And no, you are not turning your back on God by seeking therapy.
In our community, there is a not-so-silent barrier that goes up when Black women express that they are considering seeking therapy or have been going to sessions.
Well, to be fair, there are many barriers, like the high cost of therapy and also the fact that most licensed therapists are white. This equals many of us choose not to go because we aren't comfortable speaking with someone that doesn't look like us, understand our history and culture and also won't treat us without bias.
What I'm addressing now, is the barrier our community puts up when we raise our hand and say we are drowning in a sea of uncertainty, depression, sadness and anxiety and our community says just hang in there, pray about it, and everything will be fine. Our families, friends, partners and colleagues will brush over what is clearly obvious because they are uncomfortable acknowledging that things are not ok and have been taught to pray about it and leave it to God.
When there are mental health issues you will likely also find shame and embarrassment because "crazy" is a sign of weakness (and you know, we are superheroes after all *sarcasm*) and a mark against our families and community. Other communities are allowed to have breakdowns but Black people are held to impossibly high standards and not given grace and space to be unwell without being seen as bad, inferior or even animals.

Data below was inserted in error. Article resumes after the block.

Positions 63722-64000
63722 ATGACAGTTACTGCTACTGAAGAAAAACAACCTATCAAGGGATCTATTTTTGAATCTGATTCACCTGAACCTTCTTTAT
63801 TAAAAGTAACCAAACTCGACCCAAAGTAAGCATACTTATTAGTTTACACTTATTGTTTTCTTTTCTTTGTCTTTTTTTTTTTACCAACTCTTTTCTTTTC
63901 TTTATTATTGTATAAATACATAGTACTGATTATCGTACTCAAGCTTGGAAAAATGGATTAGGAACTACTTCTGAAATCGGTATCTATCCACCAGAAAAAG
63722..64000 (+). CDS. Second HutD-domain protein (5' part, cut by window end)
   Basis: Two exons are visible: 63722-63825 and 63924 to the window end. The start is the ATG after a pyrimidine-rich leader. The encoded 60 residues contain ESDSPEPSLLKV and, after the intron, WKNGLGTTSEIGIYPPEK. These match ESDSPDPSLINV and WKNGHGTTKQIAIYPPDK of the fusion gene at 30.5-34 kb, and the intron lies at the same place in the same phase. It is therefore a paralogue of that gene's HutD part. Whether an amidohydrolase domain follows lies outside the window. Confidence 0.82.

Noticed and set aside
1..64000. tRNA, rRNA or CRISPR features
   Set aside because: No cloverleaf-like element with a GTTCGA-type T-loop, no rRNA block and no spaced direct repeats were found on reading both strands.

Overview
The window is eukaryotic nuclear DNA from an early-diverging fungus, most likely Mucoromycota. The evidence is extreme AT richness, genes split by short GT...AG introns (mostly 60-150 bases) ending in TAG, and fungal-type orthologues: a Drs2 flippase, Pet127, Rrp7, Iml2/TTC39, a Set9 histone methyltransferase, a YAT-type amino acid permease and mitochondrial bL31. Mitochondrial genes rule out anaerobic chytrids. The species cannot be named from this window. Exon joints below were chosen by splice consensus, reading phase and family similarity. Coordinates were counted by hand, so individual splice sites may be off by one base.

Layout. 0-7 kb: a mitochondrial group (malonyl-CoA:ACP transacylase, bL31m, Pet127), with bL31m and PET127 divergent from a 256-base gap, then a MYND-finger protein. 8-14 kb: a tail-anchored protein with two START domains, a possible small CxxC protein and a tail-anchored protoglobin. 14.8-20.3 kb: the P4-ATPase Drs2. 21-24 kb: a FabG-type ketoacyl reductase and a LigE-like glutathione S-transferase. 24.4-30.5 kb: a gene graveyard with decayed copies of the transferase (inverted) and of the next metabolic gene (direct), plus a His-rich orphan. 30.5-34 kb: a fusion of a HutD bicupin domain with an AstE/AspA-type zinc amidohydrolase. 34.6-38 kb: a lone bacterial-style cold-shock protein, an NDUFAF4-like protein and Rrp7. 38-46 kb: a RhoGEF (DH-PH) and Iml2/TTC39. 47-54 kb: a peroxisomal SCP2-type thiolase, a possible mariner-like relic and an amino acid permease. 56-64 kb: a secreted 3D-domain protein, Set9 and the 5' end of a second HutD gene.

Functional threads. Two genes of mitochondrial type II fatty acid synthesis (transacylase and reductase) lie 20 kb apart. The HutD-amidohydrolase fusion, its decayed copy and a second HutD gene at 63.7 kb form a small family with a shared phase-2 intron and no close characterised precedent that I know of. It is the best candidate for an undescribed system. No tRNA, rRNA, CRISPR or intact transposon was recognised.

Prayer does work, and I'm here for it. However, God has provided us with people, Doctors and Therapists, to help us explore and protect our mental health. It is ok to couple your faith with action, sis, and still walk in alignment with God's word.
Black women should not be expected to pray away their mental health challenges and we certainly don't deserve a permanent "crazy" or "angry" label glued to our chests when we are experiencing a crisis. You are not crazy, sis. You are going through a lot right now and you are human. All humans can (and do) break down under the weight of the loads we shoulder on a daily basis. Self-care can look like going to therapy with zero guilt if you are struggling.
Sometimes we have to be brave and say that we are going to take care of ourselves DESPITE what our friends and family may think.
If you are looking for a therapist, please check out Therapy for Black Girls list of providers. Also, for a low cost option, look into your local university to determine if they offer sessions led by therapy students (as part of their training) or see if a therapist you are considering will offer you a sliding scale rate.